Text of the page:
Needling Needham

The Needham Question is hot, hot, hot! Thanks to Simon Winchester’s The Man Who Loved China: The Fantastic Story of the Eccentric Scientist Who Unlocked the Mysteries of the Middle Kingdom1, everyone who’s everyone is talking about China’s “failure” in the face of Western intellectual and technological revolutions.

While it’s kind of nice to see a China scholar like Needham getting the pop culture treatment, and the questions he raised are still worth pursuing, the reviews suggest that the emphasis on “Eccentric” is pretty severe. They also suggest that Winchester’s biographical emphasis has left him with the wrong impression about the body of work which Needham’s intellectual descendants still do. Andrew Leonard writes:

In the epilogue, Winchester asserts that the consensus opinion of current Sinologists is that “China, basically, stopped trying.” That’s too facile a summation when one is writing a biography of a man who devoted his entire life to understanding why China failed to capitalize on thousands of years of scientific and technological innovation. Winchester then skips through the main contending theories that attempt to explain China’s failure: China’s bureaucracy siphoned talent away from a potentially entrepreneurial merchant class, China did not have the spur to competition that Europe’s many warring states inflicted on each other, China’s totalitarian government quashed initiative.

In fact, as I wrote in response to Winchester’s NYT op-ed2:

This is a rehashing of old views of China that inspired the great “Needham Question”3: “Why didn’t China have a Scientific Revolution and Industrial Revolution”? Half a century of scholarship has produced a massive aggregation of knowledge about science and technology in China which shows, among other things, that scientific and technical progress continued throughout the early modern period (which, started a half millenium earlier in China than in the West) but that China’s population obviated the need for the kind of massive “labor saving” capital equipment, so industrial production moved in other directions.

China was also experiencing a scientific flourishing in the Qing era, featuring fields from philology to botany.4

China doesn’t “fall behind” until around 1800, when the steam power revolution put England a quantum leap ahead of the pack. It then went through about 150 years of political turmoil in which economic and technical development often took a back seat to other issues, including imperialism, uprisings, revolutions, warlords…. [ellipsis in original; it’s a bad habit]

The assumption that the Western model is “natural” or somehow inevitable unless someone “fails” to achieve it is patently absurd. Europe spent centuries in the shadow of the rest of the world before catching up in their Early Modern age (with the aid of a lot of imported Chinese technology), and finally, as Paul Kennedy (among others) argued, pulling ahead due to competitive pressures and (in the case of the British steam revolution) a certain amount of luck.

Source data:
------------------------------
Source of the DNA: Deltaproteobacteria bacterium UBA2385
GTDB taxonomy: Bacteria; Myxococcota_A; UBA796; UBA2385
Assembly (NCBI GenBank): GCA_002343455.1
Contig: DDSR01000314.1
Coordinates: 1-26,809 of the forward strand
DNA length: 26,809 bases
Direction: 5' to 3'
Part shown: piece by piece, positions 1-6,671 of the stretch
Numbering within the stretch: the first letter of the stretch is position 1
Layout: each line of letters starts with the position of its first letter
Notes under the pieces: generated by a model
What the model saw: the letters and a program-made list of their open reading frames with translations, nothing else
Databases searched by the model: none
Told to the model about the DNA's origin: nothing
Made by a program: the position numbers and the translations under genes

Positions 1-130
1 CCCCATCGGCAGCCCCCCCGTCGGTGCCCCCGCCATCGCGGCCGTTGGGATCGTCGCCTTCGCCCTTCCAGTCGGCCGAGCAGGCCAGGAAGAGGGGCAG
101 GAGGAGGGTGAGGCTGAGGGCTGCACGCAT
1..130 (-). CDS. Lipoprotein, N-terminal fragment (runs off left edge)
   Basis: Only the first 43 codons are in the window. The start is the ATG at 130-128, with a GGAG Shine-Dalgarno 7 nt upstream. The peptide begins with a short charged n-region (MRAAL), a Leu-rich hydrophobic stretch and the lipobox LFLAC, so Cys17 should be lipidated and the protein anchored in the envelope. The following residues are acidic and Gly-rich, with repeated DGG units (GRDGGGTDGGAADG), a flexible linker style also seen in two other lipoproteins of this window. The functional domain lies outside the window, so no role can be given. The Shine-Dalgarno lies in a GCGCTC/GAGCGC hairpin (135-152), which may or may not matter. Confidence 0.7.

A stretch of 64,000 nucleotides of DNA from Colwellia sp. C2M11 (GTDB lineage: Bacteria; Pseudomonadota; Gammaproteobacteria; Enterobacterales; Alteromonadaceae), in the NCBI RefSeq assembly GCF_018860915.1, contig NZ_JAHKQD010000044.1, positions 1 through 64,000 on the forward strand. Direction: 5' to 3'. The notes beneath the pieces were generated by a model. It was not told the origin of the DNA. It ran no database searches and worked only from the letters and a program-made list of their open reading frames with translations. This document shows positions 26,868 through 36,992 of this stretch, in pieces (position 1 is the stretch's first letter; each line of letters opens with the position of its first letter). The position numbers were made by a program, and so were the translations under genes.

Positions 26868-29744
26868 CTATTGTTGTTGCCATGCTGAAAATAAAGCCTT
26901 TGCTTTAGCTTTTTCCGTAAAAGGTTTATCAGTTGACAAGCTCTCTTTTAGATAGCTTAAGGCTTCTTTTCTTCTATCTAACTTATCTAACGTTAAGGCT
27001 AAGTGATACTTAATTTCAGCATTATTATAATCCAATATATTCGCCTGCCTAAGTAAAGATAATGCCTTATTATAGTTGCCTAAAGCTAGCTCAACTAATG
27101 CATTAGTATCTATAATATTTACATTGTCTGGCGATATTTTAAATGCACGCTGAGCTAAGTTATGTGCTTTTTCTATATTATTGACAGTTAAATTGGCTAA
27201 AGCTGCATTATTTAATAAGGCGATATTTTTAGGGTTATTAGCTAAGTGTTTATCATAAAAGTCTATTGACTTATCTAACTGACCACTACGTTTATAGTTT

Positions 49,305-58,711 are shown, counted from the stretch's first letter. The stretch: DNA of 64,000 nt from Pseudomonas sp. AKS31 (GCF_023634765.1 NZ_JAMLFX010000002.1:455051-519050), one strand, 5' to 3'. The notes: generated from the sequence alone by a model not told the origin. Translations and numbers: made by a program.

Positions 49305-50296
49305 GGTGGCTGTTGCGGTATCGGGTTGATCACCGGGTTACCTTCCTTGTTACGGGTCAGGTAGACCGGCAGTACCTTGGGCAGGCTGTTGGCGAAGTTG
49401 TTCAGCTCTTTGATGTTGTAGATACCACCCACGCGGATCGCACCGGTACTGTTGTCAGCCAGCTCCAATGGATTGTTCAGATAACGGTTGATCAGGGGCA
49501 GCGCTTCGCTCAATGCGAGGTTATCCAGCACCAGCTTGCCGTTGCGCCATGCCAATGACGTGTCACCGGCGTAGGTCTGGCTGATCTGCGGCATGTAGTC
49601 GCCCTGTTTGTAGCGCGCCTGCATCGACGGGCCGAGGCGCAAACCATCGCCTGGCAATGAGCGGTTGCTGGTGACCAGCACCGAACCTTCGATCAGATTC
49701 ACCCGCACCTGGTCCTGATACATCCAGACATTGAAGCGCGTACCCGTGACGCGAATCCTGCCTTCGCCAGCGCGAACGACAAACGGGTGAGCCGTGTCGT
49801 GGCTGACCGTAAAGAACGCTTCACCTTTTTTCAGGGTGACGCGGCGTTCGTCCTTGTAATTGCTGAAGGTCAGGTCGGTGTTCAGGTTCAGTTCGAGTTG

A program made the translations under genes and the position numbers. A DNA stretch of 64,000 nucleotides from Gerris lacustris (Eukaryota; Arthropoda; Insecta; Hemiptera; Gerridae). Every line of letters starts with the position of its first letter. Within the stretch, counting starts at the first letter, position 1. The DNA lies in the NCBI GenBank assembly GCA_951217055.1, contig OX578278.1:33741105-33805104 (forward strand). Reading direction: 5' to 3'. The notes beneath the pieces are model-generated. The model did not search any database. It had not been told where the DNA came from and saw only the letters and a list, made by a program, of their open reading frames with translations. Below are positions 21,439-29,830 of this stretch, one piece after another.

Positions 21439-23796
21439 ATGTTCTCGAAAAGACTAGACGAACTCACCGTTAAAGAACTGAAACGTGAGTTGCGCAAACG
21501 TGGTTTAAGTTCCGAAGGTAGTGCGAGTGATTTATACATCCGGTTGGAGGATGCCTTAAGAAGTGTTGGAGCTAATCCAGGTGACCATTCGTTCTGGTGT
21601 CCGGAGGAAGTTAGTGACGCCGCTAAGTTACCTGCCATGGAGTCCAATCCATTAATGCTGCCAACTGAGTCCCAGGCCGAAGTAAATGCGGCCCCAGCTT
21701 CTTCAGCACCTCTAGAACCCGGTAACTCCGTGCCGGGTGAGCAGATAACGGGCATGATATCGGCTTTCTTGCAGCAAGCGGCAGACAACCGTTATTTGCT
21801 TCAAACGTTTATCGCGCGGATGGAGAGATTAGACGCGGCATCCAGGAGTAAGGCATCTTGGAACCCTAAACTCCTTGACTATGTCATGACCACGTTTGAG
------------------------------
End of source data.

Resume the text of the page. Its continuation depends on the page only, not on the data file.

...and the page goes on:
The upshot of the Needham tradition scholarship, as I understand it, is that it was more macroeconomic and political problems than technological skills which resulted in China’s “lost ground” in the modern age, but a significant component of it was historical contingency (or “dumb luck,” as we used to say). Nothing inevitable about it, and nothing fundamental. China wasn’t the only great Early Modern empire to flounder in the modern age — in fact, it was more the norm than the exception, as the Ottomans, Russians, Mughals, Iberians and Hapsburgs show. “The West” wasn’t a terribly coherent entity — especially not organizationally! — and contrasting “it” with China without a little consciousness of the internal tensions, backwards regions, and failures contained within the Western tradition makes no sense, intellectually, historically or politically.

  1. is that subtitle a 19th century classic, or what?  

  2. Which my colleague, Alan Baumler, aptly dismissed with “Don’t get me started.”  

  3. I did not, when I wrote this, realize that Winchester was the author of a Needham biography  

  4. The term kaozheng escaped me until later  


  1. It’s excellent, actually. Says most of what I wanted to say much more elegantly and thoroughly.

    I’m struck by the way he almost, but not quite, credits the Protestant Reformation with creating the unorthodox space for European scientific culture to evolve. Certainly the shift to Northern Europe and Huguenot-tolerant France suggests something like that.

  2. I’m currently reading Terence Kealey’s book “Sex, Science, and Profit”, in which he argues essentially that free markets are the real source of technological innovations, as opposed to the Baconian model of “academic science -> technology -> progress”. He takes a look at China and argues that most of the technological progress took place during periods of weak central government, when entrepreneurship could flourish, without heavy regulations and tax burdens. Kealey’s analysis is, unfortunately, quite superficial, but would probably deserve a more detailed examination by real historians or economists. But it’s a refreshing view of how science and innovations really happened, and what is the real contribution of government-funded science (which Kealey argues is minimal).

    In truth, the West’s success was not due to its pure science, but to technological innovations that were most often made by poorly educated, but brilliant tradesmen. The science followed the technology, and not the opposite. Much the same can be said of China. It didn’t have a “scientific revolution”, but who cares? It was much more advanced technologically, and much more prosperous than the Western world for centuries.

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